More Request Letters

Credit Line
Miscellaneous Request
Request Related
Accept a request to serve in an honorary position Announce actions to be taken during a strike (management's announcement) Announce an employee training session Announce an imminent strike (labor's announcement) Answer a request for information on a product or service Appeal to higher authorities when complaint letters don't work Approve a request Ask an applicant for credit to submit more information Ask for an investment Ask for personal advice Ask to extend or shorten a deadline Cancel a membership or subscription Change official records Complain about a billing error Complain about harassment Complain about poor service or a faulty product Decline a request for a claim or adjustment Decline a request for a donation Decline a request for credit Decline a request for employment File a warranty claim Inform a customer of an incorrect payment amount and ask for the balance Inform a customer that the check you received was not signed or the payment was not in the envelope Investigate an applicant's credit reference Invite or request suggestions from employees and customers Make an insurance claim Notify an insurance policyholder of a pending cancellation of the policy Remind an organization member to pay a fee, duty, or pledge Respond to a complaint, but needing more information Respond to a job advertisement and request an interview Respond to a request for your resume Respond to a request or application for additional training Transmit equipment or supplies that a company employee has requested Use networking in a job search Write a collection letter Write a fundraising letter Write a letter in a job search Write a persuasive letter that makes a charitable request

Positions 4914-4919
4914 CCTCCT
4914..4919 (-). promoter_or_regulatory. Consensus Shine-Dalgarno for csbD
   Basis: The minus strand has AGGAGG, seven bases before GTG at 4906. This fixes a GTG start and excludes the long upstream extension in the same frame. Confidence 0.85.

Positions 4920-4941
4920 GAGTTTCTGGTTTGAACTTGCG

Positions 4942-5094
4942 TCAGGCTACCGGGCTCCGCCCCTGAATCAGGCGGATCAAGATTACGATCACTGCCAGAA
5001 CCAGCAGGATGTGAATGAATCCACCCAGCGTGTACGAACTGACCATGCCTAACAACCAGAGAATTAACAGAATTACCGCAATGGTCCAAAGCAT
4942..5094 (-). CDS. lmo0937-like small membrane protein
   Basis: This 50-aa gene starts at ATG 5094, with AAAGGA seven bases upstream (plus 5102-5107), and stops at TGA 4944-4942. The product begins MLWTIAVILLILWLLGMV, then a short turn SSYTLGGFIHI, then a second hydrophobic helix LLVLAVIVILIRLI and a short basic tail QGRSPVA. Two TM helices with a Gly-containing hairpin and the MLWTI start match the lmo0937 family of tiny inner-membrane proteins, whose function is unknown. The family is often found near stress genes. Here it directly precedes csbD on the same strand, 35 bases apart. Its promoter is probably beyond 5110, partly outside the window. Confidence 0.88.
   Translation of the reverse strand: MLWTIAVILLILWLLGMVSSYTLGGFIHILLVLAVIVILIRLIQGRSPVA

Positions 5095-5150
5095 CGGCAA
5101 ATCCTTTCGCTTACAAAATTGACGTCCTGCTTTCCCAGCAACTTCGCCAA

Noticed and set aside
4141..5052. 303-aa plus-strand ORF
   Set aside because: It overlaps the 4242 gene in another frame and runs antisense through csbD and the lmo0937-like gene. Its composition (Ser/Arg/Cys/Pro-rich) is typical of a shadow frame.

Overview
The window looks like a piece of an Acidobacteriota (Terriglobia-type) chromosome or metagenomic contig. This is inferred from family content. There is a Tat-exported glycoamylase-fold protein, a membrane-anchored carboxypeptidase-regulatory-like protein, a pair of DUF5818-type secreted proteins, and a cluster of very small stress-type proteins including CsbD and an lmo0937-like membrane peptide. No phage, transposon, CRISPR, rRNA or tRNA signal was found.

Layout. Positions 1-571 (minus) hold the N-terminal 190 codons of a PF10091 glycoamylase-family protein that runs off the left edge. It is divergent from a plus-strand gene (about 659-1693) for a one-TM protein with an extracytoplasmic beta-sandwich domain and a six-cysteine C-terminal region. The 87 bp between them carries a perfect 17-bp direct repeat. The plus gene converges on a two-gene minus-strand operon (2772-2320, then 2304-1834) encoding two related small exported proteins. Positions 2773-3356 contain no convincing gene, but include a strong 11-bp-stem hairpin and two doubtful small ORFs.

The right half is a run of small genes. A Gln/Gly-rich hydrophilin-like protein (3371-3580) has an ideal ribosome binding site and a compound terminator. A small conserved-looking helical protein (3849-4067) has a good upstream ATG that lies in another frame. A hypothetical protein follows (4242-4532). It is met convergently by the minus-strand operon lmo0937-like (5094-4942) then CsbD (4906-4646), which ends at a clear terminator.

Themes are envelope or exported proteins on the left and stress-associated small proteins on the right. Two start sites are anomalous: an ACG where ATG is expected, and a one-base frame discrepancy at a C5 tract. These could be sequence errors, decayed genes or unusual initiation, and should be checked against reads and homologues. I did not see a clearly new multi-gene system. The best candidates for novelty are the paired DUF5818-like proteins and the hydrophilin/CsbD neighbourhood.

How to Write a Request Letter

Larry Barkdull
Award-Winning, Nationally Recognized Writer
  • Be particularly courteous and tactful when writing this letter, as requests are generally an imposition on another's time and/or resources or talents. Put the reader at ease, and help her or him feel that responding will not be burdensome.
  • Be brief.
  • Be confident and persuasive. Be assertive but not overbearing.
  • Don't hem and haw around the issue—be straightforward, and include as much detail as necessary to clearly convey your request.
  • Don't be manipulative.
  • Avoid the temptation to apologize for your request. Strive to make the person feel complimented that you would ask the favor of him or her.
  • Make only reasonable requests.
  • Express your willingness to reciprocate the kindness or favor.
  • Invite the person to contact you if he or she has any questions or concerns, and thank him or her for taking the time to consider your request.
  • Make it easy for the person to respond—tell him or her exactly what can be done to accommodate your request, and do everything within your power so that the request can be granted (e.g., if you are asking for a letter of recommendation, include your résumé or a list of accomplishments and a stamped, addressed envelope).

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